The notion of black inferiority was so strongly entrenched in pre-Revolution­ary Pennsylvania that many colonial leaders deemed by conventional state history as the most high minded and lib­eral held slaves and often wantonly abused them. A case in point is Andrew Hamilton, perhaps the colony’s leading attorney up until his death in 1741. It was Andrew Hamilton who in 1735 traveled to New York and won the “freedom of the press” case of John Peter Zenger. The legal principle argued by Hamilton at this trial later became the basis for the First Amendment to the Constitution which guaranteed freedom of speech, right of assembly and the right to petition for the redress of griev­ances. However, Hamilton was a slave­owner and in his will called for the divid­ing up of the parents and children of a slave family he owned. Another example of the presence of the “peculiar institu­tion” in colonial Pennsylvania’s high political circles involves the master of Richard Allen, the pivotal black leader of the Revolutionary Era. Allen was owned by the Chief Justice of the Penn­sylvania Supreme Court, Benjamin Chew, before he was sold to another slaveowner in Delaware.

A significant minority of Pennsylvania’s colonial leadership was well aware of the egregious moral contradic­tion that slavery posed to their cause for freedom from the British. As historian Winthrop Jordan has stated, “Amidst the protests against British encroach­ments upon their liberties in the 1760s and 1770s, some Americans came to realize, in far sharper terms than ever before, that they had on their hands a color problem.” The anti-slavery im­pulse of colonial Pennsylvania resulted in the formation of the Pennsylvania Society for Promoting the Abolition of Slavery (1775). In the meantime, blacks of Pennsylvania served both the col­onists and the British during the Revolu­tionary War. Most blacks chose the former course because they believed fighting for the Revolutionary cause would result in their eventual political freedom. However, a substantial number of Pennsylvania blacks had no such hopes and instead abandoned the United States with the British.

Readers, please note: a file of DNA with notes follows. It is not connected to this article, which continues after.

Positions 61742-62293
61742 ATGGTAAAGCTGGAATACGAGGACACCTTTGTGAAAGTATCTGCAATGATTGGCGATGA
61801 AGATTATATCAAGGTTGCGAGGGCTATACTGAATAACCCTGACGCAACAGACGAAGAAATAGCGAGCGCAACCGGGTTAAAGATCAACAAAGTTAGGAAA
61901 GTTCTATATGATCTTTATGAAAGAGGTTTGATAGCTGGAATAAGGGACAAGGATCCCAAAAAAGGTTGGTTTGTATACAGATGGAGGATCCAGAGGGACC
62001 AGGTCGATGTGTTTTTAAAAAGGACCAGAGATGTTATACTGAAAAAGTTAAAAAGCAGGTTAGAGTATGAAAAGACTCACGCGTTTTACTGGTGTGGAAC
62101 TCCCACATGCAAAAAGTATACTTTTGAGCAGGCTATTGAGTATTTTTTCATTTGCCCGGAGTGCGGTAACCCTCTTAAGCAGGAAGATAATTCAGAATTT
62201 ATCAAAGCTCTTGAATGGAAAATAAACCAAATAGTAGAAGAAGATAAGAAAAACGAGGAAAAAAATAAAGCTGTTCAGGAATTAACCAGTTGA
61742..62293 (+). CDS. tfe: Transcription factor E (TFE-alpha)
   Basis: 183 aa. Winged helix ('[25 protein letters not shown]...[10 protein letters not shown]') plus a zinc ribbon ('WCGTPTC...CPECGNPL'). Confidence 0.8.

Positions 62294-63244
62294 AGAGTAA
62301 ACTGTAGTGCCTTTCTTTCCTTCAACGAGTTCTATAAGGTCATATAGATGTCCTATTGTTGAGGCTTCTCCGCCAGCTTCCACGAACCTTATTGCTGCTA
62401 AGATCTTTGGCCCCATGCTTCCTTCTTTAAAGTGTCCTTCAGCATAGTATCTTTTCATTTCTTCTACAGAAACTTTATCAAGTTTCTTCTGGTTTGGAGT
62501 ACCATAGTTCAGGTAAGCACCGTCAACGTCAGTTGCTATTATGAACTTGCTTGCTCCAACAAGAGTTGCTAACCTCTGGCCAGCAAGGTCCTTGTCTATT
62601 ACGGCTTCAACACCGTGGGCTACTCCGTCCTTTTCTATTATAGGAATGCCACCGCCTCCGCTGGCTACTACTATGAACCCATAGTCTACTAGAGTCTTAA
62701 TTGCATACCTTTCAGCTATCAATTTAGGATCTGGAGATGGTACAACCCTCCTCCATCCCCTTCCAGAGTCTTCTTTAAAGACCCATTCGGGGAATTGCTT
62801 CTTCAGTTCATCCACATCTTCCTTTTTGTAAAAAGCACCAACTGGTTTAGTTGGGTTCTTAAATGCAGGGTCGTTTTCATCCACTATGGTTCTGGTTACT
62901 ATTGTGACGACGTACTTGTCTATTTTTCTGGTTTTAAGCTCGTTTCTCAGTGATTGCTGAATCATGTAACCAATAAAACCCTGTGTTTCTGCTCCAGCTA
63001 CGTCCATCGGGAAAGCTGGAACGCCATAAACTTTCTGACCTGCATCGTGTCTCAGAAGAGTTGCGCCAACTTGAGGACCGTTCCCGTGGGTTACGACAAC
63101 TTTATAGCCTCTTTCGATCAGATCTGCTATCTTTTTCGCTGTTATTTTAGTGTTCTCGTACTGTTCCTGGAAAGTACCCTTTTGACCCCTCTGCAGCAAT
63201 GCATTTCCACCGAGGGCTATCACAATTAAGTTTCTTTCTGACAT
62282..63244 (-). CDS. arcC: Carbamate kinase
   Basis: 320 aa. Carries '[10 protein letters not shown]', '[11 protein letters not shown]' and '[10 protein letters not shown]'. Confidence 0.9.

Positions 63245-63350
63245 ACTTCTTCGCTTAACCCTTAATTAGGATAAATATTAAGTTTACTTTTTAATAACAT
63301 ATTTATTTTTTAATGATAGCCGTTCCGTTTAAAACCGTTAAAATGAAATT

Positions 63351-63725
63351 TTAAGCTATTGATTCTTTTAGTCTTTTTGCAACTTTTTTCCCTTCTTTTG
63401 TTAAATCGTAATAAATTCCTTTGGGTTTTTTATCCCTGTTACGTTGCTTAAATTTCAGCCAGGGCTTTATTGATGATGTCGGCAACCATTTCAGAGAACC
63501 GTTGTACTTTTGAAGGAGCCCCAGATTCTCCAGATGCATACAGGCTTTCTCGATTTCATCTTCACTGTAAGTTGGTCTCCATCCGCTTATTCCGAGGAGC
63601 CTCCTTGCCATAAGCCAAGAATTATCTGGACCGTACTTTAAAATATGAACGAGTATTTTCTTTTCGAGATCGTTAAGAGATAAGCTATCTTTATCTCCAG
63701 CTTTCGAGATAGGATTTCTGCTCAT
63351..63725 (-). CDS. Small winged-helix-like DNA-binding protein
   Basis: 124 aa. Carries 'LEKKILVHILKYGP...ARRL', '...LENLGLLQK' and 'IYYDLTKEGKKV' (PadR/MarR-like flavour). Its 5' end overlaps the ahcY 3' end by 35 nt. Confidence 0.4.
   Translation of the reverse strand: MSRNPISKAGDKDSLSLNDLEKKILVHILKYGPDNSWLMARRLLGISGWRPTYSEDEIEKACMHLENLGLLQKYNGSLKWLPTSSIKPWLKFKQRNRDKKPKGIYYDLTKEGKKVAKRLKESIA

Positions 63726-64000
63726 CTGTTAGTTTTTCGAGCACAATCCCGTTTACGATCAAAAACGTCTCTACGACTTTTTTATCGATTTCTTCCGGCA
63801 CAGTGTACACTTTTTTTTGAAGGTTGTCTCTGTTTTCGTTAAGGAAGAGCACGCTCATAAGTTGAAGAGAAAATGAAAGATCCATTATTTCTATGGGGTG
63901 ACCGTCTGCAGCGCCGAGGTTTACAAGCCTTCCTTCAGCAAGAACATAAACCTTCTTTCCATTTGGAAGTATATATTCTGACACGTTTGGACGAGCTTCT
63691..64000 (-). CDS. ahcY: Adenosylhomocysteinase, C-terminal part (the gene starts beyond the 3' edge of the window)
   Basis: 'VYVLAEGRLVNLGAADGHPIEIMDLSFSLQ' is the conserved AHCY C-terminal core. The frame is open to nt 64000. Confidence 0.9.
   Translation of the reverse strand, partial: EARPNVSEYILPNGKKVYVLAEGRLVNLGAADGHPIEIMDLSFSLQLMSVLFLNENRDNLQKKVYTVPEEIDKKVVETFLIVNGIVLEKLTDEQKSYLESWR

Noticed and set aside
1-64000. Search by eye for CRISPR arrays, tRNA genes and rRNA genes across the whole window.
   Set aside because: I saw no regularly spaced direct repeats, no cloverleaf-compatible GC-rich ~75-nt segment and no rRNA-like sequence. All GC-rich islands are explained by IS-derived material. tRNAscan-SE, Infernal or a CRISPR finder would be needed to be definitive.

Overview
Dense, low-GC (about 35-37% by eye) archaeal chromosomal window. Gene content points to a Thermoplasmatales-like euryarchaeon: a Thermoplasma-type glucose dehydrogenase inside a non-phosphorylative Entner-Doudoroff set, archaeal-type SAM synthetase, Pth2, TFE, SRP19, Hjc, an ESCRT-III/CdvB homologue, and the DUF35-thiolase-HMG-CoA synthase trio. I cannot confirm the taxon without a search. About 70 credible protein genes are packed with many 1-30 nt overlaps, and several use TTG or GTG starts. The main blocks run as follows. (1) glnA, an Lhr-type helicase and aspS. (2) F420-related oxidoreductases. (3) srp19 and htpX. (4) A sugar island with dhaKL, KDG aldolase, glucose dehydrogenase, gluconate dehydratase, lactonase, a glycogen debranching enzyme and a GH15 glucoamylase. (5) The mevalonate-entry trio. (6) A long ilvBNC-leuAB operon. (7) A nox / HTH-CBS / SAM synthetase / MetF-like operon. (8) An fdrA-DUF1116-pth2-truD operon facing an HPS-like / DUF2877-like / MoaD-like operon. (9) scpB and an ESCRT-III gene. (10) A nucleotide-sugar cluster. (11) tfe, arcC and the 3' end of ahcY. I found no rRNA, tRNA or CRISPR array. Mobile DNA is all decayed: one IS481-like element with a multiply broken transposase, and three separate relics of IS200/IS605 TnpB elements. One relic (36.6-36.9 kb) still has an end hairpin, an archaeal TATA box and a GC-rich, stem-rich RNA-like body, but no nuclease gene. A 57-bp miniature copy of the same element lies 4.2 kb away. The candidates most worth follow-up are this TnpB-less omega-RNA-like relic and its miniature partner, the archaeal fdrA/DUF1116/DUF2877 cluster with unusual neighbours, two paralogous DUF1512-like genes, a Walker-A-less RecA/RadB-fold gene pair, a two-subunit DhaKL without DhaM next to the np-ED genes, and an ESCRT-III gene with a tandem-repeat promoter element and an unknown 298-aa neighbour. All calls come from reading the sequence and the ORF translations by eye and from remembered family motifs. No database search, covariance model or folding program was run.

The work of the Pennsylvania Abol­itionist Society and the enactment of the state’s Gradual Abolition Act of 1780 doubtlessly contributed to the slow ero­sion of legal slavery in Pennsylvania. The Gradual Abolition Act provided that all children born after 1780 were free; children of slave or mulatto mothers were to be servants until the age of twenty-eight; all slaves were to be registered by their masters and those not registered were to be set free; and that blacks, whether slave or free, were to be tried and punished in the same manner as whites. However, neither the society nor the Abolition Act effected enough drastic change to unfetter black com­moners from economic exploitation dur­ing the late eighteenth and nineteenth centuries.

During the period between 1790 and 1820, many blacks continued to work in the skilled trades. In fact, the foremost labor historian Philip S. Foner estimates that perhaps most of the arti­sans in Philadelphia at this time were blacks. As in the early eighteenth cen­tury, opposition to the use of blacks in the skilled fields was a constant factor and they were blocked from joining the nation’s first trade unions which emerged in early nineteenth-century Philadel­phia. Moreover, as blacks populated areas of the state outside of Philadel­phia, race phobia among whites intensi­fied and barriers emerged which drove blacks out of community involvement and the governmental process.